Event Title

The Politics of Spanish-Language Media Consumption among Latinos: Perceptions of Immigration Reform and Terrorism

Start Date

8-11-2017 8:30 AM

End Date

8-11-2017 12:30 PM

Description

This study analyzes the effects of Spanish-language media consumption in public opinion among Latinos residing in the United States. More specifically, this study explores whether consuming Spanish-language news has a statistically significant relationship with Latino perceptions regarding the most important policy issue that the government should address. I make use of the 2016 Collaborative Multiracial Post-Election Survey (CMPS), which contains an oversample of Latinos (N= 3,003 Latinos) and was conducted in both English and Spanish. Through a contingency table analysis and a series of logistic regressions, I find that non-Hispanic Whites and Latinos share two most important policy issues (health care and job creation/economy), but Latinos are concerned with other policy issues such as income and immigration reform. More importantly, I find that there is a significant relationship between the levels of Spanish media consumption and agenda setting. I find that Latinos who consume more Spanish-language news are significantly more likely to report immigration reform as one of the most important policy issues that the government should address, even after accounting for group identity and nativity. Inversely, Latinos who consume predominantly English-language news are significantly more likely to report terrorism as the most important policy issue when compared to their Latino counterparts who consume Spanish-language news. This study reconciles two gaps in the literature of political communication –one dealing with agenda setting, particularly first-level agenda setting, and the other dealing with the growing study of ethnic media and its effects on ethno-racial groups.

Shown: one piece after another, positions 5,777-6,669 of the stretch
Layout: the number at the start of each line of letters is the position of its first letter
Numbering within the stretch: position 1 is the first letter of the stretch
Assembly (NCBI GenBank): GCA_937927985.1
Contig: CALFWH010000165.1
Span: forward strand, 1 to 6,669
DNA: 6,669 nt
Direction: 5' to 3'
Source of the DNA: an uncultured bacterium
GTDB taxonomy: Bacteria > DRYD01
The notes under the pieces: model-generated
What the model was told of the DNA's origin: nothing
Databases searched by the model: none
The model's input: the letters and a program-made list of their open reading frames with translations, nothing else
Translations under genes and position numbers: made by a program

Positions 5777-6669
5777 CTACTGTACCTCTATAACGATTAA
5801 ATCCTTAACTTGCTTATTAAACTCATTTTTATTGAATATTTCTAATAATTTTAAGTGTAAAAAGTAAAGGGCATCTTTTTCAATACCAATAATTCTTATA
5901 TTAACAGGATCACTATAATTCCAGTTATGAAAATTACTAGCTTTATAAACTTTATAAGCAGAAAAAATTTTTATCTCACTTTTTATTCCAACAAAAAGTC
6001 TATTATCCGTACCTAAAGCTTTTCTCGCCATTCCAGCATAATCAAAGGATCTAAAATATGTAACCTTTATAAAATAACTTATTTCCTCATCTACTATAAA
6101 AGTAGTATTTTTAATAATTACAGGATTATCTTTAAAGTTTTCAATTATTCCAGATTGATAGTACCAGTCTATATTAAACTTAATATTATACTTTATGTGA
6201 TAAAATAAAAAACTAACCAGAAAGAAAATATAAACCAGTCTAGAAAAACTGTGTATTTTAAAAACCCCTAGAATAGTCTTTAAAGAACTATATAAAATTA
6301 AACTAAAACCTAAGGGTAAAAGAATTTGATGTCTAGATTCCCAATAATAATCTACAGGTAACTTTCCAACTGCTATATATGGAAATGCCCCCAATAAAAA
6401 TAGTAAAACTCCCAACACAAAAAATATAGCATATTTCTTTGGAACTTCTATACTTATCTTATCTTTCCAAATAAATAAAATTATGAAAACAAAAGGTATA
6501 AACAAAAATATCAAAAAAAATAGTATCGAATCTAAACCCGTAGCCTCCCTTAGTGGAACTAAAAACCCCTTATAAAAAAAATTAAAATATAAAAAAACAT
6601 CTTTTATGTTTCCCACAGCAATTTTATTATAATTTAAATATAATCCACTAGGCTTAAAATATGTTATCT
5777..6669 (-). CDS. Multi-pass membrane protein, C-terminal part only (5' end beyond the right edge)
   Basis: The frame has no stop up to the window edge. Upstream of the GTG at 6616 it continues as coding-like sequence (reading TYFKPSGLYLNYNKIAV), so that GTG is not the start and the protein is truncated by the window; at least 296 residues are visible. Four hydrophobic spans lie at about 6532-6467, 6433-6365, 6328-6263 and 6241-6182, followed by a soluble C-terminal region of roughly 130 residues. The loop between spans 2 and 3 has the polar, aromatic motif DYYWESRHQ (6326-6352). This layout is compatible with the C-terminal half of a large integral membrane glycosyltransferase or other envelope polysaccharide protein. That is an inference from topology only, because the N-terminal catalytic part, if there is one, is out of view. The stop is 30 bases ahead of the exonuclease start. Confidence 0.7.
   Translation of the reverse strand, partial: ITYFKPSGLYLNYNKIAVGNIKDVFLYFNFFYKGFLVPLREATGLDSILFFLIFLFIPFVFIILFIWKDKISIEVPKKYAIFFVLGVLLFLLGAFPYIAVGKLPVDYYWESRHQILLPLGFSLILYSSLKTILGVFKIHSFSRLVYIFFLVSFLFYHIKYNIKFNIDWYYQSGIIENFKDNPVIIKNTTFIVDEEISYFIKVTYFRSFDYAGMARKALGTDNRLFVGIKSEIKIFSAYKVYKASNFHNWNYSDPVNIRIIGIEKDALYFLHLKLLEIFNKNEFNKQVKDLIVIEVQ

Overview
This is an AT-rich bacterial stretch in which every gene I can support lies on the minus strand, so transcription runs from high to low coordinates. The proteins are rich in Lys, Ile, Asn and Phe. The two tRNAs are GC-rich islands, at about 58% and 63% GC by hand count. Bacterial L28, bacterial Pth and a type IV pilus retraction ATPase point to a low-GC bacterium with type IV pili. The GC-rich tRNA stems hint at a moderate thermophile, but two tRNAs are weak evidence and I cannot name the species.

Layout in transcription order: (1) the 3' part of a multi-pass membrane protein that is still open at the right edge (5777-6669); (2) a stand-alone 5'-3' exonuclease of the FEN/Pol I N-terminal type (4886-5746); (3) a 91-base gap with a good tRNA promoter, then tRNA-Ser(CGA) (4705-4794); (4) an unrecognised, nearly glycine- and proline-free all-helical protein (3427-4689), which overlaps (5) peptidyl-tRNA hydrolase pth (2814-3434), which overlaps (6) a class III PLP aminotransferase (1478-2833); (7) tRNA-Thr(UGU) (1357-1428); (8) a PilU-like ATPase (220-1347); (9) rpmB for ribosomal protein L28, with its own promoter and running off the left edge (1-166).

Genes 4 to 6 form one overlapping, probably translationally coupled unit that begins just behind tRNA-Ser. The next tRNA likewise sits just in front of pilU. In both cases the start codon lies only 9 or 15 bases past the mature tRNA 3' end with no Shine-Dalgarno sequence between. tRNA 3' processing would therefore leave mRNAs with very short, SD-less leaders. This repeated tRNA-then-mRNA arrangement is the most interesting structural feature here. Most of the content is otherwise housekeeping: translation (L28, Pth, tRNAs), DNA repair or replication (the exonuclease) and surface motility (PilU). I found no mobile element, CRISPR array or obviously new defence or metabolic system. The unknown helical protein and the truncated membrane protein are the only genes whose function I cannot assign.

This document is currently not available here.

Share

Import Event to Google Calendar

COinS
 
Nov 8th, 8:30 AM Nov 8th, 12:30 PM

The Politics of Spanish-Language Media Consumption among Latinos: Perceptions of Immigration Reform and Terrorism

This study analyzes the effects of Spanish-language media consumption in public opinion among Latinos residing in the United States. More specifically, this study explores whether consuming Spanish-language news has a statistically significant relationship with Latino perceptions regarding the most important policy issue that the government should address. I make use of the 2016 Collaborative Multiracial Post-Election Survey (CMPS), which contains an oversample of Latinos (N= 3,003 Latinos) and was conducted in both English and Spanish. Through a contingency table analysis and a series of logistic regressions, I find that non-Hispanic Whites and Latinos share two most important policy issues (health care and job creation/economy), but Latinos are concerned with other policy issues such as income and immigration reform. More importantly, I find that there is a significant relationship between the levels of Spanish media consumption and agenda setting. I find that Latinos who consume more Spanish-language news are significantly more likely to report immigration reform as one of the most important policy issues that the government should address, even after accounting for group identity and nativity. Inversely, Latinos who consume predominantly English-language news are significantly more likely to report terrorism as the most important policy issue when compared to their Latino counterparts who consume Spanish-language news. This study reconciles two gaps in the literature of political communication –one dealing with agenda setting, particularly first-level agenda setting, and the other dealing with the growing study of ethnic media and its effects on ethno-racial groups.